Recently we taught birth control at a local high school and had plans to return the next day to teach STIs. While we were not explicitly asked to talk about consent, we do our best to throw tidbits of information about the importance of consent into all of our lessons. At the end of the first day we had this question in our anonymous question box, “Is it consent if you say no, but they keep pressuring you until you give in?”
When we started class the next day, we started by answering this and our other anonymous questions. At first I just gave a short, “No, it isn’t consent if a person feels pressured because their “no” should be respected the first time and if it isn’t being respected, they don’t feel like they can actually say no.”
I was about to move on and then realized that this would be a grave mistake because if someone was asking, they were likely doing so based on a personal experience. So instead, I spent a couple more minutes giving some of the basics of consent and wrote the Help Center’s phone number on the board as a resource for anyone that has ever had something done to them that was not consensual. We then moved on to talk about STIs.
At the end of class, one of the students went up to the teacher. I didn’t want to interrupt as it seemed like a private conversation, but the teacher asked me a question about resources for sexual assault and I again mentioned what a great resource the Help Center was because they have advocates who can help support sexual assault survivors of all ages. I also mentioned that it can be very difficult for a person who has been pressured into sex to know how to process it because this is usually happening within a relationship – with someone you’re dating – who you expect to care about you.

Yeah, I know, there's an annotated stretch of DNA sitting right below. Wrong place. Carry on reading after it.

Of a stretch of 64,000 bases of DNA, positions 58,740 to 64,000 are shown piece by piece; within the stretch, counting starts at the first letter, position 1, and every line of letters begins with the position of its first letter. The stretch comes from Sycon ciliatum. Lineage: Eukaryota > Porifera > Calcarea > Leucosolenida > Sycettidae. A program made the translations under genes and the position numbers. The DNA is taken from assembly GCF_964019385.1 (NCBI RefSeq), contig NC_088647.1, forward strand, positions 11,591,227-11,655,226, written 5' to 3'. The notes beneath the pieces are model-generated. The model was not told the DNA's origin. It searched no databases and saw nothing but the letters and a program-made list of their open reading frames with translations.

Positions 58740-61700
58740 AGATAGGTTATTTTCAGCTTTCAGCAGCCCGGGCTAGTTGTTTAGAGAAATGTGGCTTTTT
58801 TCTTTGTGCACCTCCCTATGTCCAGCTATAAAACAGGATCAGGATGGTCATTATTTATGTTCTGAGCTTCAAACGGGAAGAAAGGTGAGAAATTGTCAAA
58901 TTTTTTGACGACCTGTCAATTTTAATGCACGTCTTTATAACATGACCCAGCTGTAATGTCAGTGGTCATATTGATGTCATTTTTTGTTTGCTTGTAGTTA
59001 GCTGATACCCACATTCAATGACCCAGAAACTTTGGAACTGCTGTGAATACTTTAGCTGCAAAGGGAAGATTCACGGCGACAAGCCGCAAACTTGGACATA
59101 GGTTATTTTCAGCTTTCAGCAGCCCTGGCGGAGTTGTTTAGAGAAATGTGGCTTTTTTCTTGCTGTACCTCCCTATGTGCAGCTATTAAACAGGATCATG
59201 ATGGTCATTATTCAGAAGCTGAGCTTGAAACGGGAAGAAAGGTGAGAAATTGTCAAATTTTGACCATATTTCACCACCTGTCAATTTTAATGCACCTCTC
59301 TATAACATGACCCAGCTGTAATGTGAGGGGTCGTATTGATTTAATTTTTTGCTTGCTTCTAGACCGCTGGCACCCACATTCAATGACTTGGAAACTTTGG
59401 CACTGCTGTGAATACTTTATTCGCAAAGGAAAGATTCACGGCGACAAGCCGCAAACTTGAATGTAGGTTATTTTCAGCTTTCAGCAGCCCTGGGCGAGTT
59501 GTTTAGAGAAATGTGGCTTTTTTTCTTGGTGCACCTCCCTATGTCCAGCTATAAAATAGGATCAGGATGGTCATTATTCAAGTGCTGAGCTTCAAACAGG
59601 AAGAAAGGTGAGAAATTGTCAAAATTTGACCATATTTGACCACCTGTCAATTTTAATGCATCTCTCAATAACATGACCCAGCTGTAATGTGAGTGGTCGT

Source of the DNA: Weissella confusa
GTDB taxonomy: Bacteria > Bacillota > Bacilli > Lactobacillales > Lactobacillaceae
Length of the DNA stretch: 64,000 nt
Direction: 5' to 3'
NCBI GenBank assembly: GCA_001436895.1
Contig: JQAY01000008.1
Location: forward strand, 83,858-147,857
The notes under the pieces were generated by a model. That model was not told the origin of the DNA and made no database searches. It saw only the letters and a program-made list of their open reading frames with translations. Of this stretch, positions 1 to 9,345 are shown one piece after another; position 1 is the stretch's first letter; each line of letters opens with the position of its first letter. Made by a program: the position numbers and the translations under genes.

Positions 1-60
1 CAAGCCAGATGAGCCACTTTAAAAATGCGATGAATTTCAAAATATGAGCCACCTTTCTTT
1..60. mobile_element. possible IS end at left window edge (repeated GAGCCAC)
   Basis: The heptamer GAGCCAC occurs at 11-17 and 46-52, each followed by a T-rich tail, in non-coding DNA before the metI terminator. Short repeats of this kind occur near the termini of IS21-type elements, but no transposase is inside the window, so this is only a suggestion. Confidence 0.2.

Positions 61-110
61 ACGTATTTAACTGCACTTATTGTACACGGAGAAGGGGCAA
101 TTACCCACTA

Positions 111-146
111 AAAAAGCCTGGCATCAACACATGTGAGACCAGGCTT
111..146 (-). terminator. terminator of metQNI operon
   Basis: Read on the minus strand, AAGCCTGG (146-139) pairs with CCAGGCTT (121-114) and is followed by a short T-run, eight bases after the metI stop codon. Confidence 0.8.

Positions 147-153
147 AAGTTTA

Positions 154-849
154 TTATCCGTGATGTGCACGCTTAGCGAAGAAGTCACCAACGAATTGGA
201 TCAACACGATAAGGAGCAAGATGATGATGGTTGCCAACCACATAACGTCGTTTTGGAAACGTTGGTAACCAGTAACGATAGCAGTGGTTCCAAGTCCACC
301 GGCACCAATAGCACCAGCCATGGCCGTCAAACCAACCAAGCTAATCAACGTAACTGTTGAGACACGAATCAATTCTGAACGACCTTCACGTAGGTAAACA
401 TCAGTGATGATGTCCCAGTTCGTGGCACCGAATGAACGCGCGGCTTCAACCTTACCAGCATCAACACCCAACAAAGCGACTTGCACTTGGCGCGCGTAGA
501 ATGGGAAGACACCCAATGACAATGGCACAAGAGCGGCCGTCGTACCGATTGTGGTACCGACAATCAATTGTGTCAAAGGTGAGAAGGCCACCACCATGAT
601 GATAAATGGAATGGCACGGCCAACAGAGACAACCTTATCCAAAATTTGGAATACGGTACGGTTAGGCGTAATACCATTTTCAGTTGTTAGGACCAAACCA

The student agreed and I could feel the hurt and confusion coming from them. I then removed myself from the conversation as I could tell this student felt most comfortable talking to their teacher about it, but I was glad that our lessons were at least able to at least get the conversation started. Everyone deserves to be supported and no one should have to go through a traumatic experience like assault alone.
Simple Moments Saving Lives
Sex Ed is about prevention, making it difficult to measure the impact of what we teach. There’s simply no way to know how many unplanned pregnancies or STIs we may have helped prevent, or how much anxiety we may have saved a group of youth by answering their seemingly endless questions about puberty.
However, a few years ago, we were teaching anatomy at a local high school. Among other things, we talked about how testicular cancer is the most common cancer in males ages 15-35. We talked about the importance of testicular self-exams and how to do one. And I didn’t think I would ever hear anything more about it.
Except a couple weeks later, I did. It made it’s way back to me that one of the students went home, did a self-exam and found a lump. A visit to a doctor revealed that it was in fact testicular cancer.
I never heard the outcome of the story, but I do know that testicular cancer is highly curable if caught early, so I’m hopeful. And now when I teach about how to do testicular and breast self-exams I do so with renewed passion, knowing that these simple exams can truly save lives.
When you make a gift to Bridgercare, you change lives throughout south central Montana. You ensure that everyone access to the education, care, and resources they need.
Give Big is 6 pm May 6th – 6 pm May 7th. Thank you in advance for being a champion for the Gallatin Valley!